Unisex urinal usability testing
consultancy report for Gesellschaft für Internationale Zusammenarbeit (GIZ) GmbH, Eschborn, Germany


Published in: 2011

Publisher:
Sustainable Sanitation Design (SuSan Design)

Author:
Sindani, E. G. Y.



Content - Summary

Background:Industrial designer Sarah Keller, working and living in Kampala, Uganda from 2008 to 2009, wanted to design a product that serves the inhabitants of urban slums in Africa. A Nairobi slum was chosen for testing as a seriously affected urban area lacking a basic sanitation system. The sanitation situation in the slums of cities like Kampala and Nairobi is characterised by dirty latrines; filled up pits; long queues of waiting users; idlers, drunkards and bang smoking men around the facilities, all of which makes it hard, especially for women, to use the public facilities. The result of Sarah Keller’s work is the unisex urinal, which was developed in cooperation with Crestank, a Uganda subsidiary of a production company specialized in water containers, storage tanks and toilets made from plastics. Their HQ is in Nairobi.

Goal of unisex urinal: The design was led by the overall aim to enhance the slum residents’ human dignity. Especially designed to serve the needs of women, it should also serve the other family members. It should be producible with local material and local industrial partners. As a sustainable product, it should have a far reaching impact in areas such as hygiene, health, environment, education and economy.
The testing phase: The needed baseline, selection of families, community mobilization and testing phase lasting 3 months included placement of the unisex urinal with 2 x 10 families for 2 weeks and 1 week at a large primary school in a slum of Nairobi. The testing with families and school children was to assure that the product served the goals of the unisex urinal can be reached in the local context. One of the main intentions was to gain user feedback to ensure that the final product will be successful and can then be mass produced as a part of a scalable value chain for sanitation. The collection and sale of sanitized urine to farmers will serve the community as a source of income to maintain the value chain serving the community.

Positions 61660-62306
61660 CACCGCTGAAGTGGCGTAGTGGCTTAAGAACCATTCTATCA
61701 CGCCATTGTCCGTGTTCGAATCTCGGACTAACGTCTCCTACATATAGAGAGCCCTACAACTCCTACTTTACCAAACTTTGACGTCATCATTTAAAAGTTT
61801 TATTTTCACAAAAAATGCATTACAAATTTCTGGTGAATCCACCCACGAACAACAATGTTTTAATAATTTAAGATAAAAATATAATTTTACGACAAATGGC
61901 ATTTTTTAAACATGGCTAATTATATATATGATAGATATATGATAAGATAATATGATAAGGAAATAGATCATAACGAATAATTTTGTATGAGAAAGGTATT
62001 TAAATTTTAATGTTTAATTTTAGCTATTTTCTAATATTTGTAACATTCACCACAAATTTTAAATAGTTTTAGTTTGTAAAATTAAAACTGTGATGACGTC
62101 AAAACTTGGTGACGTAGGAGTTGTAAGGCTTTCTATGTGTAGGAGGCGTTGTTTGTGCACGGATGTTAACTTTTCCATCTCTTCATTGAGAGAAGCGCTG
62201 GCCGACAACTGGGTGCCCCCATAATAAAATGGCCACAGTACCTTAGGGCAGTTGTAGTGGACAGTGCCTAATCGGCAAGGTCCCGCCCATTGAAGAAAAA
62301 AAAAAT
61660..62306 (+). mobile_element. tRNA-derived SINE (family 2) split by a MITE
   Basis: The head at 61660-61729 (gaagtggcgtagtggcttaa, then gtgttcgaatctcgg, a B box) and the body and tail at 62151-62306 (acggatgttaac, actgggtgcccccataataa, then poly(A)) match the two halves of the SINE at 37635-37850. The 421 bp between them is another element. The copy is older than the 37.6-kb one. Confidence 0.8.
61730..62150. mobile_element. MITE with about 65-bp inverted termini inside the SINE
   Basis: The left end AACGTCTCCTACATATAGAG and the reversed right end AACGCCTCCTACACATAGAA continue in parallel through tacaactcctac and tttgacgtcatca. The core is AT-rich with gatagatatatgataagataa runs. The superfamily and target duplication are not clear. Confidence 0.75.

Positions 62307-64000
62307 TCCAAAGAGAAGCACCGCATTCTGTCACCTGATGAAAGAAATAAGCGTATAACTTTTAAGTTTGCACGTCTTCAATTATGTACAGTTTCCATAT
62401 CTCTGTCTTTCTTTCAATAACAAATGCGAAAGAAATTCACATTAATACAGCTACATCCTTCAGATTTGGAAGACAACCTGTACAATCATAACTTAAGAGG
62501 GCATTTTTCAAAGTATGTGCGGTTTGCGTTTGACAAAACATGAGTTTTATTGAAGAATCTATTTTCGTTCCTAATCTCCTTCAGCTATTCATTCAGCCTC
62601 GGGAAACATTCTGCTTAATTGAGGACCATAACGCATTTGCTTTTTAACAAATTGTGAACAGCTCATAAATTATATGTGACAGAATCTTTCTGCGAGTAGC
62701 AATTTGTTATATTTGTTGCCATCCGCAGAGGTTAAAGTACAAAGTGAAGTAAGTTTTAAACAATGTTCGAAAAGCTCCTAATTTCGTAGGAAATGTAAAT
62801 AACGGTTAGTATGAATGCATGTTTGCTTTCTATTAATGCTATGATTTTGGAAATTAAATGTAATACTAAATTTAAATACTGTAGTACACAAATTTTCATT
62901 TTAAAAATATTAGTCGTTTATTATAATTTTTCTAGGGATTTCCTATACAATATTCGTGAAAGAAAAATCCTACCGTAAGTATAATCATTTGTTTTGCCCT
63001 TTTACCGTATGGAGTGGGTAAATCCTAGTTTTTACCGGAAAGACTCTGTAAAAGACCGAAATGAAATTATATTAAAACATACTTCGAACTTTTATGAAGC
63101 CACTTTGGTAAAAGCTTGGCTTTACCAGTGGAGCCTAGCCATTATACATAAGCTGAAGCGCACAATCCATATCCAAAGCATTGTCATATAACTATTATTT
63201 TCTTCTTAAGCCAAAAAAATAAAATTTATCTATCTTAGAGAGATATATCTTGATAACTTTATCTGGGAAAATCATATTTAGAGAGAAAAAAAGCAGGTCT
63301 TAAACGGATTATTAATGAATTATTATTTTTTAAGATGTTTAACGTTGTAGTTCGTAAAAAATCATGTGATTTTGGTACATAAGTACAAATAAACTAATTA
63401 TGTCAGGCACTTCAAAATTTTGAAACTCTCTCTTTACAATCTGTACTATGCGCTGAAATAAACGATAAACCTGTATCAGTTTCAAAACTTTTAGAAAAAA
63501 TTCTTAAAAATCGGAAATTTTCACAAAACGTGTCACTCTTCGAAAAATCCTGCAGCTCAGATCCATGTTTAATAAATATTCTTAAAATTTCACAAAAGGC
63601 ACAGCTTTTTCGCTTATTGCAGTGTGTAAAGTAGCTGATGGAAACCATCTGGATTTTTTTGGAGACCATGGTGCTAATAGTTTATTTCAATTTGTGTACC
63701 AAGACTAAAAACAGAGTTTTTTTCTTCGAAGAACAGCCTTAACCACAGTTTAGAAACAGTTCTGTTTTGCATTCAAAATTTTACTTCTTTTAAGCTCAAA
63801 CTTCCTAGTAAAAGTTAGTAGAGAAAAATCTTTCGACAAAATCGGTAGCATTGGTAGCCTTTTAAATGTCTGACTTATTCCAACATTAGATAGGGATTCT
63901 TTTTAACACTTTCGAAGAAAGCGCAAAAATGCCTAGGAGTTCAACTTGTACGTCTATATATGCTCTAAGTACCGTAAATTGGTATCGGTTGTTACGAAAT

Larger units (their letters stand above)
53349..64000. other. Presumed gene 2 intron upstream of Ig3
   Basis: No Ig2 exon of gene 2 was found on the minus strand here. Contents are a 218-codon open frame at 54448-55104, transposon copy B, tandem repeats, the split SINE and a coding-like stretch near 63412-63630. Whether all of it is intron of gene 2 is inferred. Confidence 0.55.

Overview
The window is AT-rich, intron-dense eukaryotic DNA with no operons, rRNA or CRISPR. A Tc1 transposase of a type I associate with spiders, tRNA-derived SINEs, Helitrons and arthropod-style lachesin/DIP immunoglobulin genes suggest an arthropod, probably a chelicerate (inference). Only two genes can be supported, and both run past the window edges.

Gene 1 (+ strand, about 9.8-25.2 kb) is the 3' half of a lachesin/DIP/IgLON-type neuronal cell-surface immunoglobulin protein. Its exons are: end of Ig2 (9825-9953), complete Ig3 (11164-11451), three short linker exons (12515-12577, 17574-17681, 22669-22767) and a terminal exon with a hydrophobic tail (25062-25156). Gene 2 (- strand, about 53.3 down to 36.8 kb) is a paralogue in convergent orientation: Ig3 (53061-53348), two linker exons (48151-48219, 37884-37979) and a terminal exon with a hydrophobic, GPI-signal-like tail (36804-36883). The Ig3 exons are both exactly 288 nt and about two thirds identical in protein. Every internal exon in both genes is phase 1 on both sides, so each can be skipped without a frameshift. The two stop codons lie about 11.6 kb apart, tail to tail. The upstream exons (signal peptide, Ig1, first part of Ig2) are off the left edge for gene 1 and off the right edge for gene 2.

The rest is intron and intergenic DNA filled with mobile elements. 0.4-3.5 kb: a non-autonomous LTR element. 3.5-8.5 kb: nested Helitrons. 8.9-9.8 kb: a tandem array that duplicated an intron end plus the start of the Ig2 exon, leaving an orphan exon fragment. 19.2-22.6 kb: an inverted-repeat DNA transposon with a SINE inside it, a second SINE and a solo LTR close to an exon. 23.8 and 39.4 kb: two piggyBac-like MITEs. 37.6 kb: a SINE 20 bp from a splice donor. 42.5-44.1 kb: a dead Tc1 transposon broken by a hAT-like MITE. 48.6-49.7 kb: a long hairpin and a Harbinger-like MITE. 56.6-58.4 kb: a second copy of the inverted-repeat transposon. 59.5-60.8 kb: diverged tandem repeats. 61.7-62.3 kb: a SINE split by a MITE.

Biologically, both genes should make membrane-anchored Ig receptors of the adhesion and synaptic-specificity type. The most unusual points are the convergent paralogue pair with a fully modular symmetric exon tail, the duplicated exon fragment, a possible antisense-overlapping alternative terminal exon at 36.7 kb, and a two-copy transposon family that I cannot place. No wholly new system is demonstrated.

Results of testing phase: We experienced a great support by the community at all levels before and during the testing phase. The primary users (women) were very happy about the sense of relief, security and function the product gave them. The test has confirmed that women want to have access to this product. There is a certain willingness to pay for such a product, therefore additional studies should be undertaken regarding the market, production, distribution and information campaigns. We should also see how the unisex urinal can be customized for disabled people who gave great feedback when using it while bedridden.


Bibliographic information

Sindani, E. G. Y. (2011). Unisex urinal usability testing - consultancy report for Gesellschaft für Internationale Zusammenarbeit (GIZ) GmbH, Eschborn, Germany. Sustainable Sanitation Design (SuSan Design)


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